Campaign hopes to bring business back to Lexington Ave. after long construction project

A new campaign hopes to help bring business back to Lexington Avenue, in the midst of an unexpectedly long road project.

Construction started in April 2022 along Lexington Avenue, spanning about a mile from County Road E to I-694 in the cities of Arden Hills and Shoreview.

The road work was supposed to be done by the end of last summer but is now expected to stretch through this summer.

The project supervisor with Ramsey County told 5 EYEWITNESS NEWS they hit delays due to private utility conflicts that had to be addressed before construction could continue.

Businesses along the corridor said the lane closures and congestion have kept customers away.

“It’s been tough. It’s been a challenge,” said Andrew Linn, co-owner of In Motion Fitness in Arden Hills. “We lost half our membership because they just couldn’t get to the gym or if they got to the gym, they couldn’t leave because of traffic.”

Linn said construction over the last year hurt his business just as much as COVID-19 restrictions did back in 2020.

“The impact here was real. We lost a lot of money and made a lot of cuts to what we were doing. We wanted to expand and have another gym by now,” Linn said. “Yes, people will eventually come back, but we’re missing a large chunk of money we’ll never get back.”

The Twin Cities North Chamber of Commerce said they started hearing concerns from businesses as soon as the road construction began.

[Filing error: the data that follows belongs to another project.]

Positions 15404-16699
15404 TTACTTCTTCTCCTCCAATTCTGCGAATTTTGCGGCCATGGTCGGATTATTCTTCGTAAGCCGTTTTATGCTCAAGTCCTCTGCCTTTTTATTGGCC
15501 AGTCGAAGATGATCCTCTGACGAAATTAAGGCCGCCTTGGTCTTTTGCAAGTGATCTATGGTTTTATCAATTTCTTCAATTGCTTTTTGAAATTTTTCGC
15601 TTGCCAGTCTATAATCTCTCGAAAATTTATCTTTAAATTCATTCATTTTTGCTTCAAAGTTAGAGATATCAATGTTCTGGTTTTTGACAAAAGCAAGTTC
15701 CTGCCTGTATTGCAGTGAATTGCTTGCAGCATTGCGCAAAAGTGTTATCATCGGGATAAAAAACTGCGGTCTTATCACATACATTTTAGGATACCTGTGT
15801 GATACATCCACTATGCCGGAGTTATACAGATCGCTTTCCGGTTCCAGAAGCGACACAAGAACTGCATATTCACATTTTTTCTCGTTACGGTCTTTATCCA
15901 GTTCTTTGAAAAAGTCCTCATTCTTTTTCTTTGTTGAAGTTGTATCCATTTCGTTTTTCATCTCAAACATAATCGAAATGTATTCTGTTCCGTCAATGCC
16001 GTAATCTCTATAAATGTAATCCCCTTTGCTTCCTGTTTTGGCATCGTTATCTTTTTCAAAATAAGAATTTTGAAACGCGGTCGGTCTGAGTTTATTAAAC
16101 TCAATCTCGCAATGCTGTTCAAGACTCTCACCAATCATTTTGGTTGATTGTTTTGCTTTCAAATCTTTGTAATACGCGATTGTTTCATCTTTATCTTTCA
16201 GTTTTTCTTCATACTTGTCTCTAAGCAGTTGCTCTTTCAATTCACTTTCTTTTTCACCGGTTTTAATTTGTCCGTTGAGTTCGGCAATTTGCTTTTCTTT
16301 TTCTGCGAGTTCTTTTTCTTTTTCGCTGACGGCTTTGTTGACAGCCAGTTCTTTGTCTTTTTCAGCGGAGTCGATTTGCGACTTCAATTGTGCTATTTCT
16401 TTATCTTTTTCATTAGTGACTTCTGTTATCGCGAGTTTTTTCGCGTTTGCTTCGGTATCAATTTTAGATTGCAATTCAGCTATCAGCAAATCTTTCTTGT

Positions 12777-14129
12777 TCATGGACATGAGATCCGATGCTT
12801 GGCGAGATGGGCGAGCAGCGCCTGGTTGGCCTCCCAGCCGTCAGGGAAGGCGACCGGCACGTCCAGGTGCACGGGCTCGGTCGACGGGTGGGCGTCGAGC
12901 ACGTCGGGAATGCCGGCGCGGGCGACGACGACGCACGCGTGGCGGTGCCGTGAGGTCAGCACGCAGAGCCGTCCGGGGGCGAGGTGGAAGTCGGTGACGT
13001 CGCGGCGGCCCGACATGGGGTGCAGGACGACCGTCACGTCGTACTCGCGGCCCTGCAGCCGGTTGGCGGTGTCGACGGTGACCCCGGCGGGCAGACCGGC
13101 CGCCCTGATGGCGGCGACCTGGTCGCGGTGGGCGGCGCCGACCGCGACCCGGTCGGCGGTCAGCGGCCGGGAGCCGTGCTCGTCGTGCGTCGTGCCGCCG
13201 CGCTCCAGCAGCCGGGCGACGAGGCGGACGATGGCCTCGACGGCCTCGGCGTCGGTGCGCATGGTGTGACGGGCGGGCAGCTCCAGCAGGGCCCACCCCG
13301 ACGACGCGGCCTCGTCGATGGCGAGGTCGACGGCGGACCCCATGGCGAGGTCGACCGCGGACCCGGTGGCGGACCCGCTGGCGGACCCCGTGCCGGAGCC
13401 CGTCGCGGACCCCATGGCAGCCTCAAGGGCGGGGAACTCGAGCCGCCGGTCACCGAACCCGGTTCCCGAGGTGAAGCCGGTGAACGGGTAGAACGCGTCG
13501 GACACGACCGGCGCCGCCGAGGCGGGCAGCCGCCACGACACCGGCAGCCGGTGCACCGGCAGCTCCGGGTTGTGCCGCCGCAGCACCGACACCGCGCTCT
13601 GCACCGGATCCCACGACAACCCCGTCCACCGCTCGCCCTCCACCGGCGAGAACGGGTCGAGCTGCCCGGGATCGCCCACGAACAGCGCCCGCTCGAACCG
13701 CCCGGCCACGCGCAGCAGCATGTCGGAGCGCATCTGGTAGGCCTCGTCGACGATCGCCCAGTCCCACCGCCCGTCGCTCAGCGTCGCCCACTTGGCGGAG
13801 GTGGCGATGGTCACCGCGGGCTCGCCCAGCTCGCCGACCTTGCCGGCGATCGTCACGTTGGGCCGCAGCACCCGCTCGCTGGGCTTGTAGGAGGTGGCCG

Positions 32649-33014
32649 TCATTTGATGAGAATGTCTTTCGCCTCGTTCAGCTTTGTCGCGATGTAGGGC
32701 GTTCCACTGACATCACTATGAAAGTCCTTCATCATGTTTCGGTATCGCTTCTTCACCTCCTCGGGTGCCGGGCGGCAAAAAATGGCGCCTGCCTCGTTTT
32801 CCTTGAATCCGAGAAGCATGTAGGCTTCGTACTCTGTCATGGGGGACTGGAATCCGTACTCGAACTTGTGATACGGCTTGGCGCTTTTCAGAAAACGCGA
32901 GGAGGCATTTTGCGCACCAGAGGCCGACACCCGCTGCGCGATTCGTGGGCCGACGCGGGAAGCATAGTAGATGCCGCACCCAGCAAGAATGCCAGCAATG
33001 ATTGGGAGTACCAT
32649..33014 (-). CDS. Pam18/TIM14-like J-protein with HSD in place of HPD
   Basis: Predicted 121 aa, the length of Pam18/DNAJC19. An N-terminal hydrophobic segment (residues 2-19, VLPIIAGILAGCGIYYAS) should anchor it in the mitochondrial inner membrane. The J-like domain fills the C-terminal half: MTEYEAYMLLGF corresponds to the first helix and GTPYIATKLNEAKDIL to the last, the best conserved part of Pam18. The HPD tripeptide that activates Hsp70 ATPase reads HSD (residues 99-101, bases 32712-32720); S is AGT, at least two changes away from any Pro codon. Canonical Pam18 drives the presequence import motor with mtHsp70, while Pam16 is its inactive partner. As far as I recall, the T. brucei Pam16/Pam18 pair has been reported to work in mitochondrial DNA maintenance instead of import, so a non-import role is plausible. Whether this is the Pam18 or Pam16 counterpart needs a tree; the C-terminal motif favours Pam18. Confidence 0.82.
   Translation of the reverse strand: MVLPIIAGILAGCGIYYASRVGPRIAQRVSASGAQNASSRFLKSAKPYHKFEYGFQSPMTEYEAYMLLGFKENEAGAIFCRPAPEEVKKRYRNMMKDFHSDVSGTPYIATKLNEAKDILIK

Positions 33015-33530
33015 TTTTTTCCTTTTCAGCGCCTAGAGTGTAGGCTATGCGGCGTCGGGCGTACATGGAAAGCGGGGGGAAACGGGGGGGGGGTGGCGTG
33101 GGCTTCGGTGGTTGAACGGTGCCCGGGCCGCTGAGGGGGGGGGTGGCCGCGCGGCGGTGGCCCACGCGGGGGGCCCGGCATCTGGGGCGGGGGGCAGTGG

“There’s about 75 businesses along this corridor that were directly impacted by this,” said Chamber President John Connelly.

He noted, the road work this spring and summer is not expected to be as much of a headache for drivers but there are fears customers still may not come back.

“Sometimes they get out of that behavior and say, ‘I’m not going to go down this road because I know it’s under construction.’ Well, it’s a lot more open now,” Connelly said. “Our goal is to invite people back to the corridor so these businesses can prosper and thrive.”

They recently launched a ‘Back to Lexington’ campaign, which will feature digital billboards, signs outside businesses, social media posts and a new website to promote weekly reasons for people to return to Lexington Avenue.

“We’re asking them to come back to the corridor,” Connelly said. “Last week, we pushed St. Patrick’s Day programming. Now, we’re posting ideas for spring break and Easter, such as visiting Lexington Floral for their Easter decor and flowers or going to Easter brunch at a nearby restaurant. We need to keep the messaging out there.”

Businesses hope people will return to doing business in the area sooner than later.

“If you’re waiting for the roads to be perfect for you to go get your ice cream or go get your shoes fixed or go get your flowers or go get your workout in, if you wait too long, those businesses just won’t be around anymore for you to visit,” Linn said.

The reconstruction of Lexington Avenue is expected to make the roadway safer and more efficient, by adding a center median, turn lanes and better sidewalks.

Project coordinators told 5 EYEWITNESS NEWS single lane traffic will be necessary for six to eight weeks in May and June, with short term closures at the rail crossing just north of County Road E,  I-694 and Red Fox Road. 

They anticipate construction lasting from mid-April through August 1st at the latest.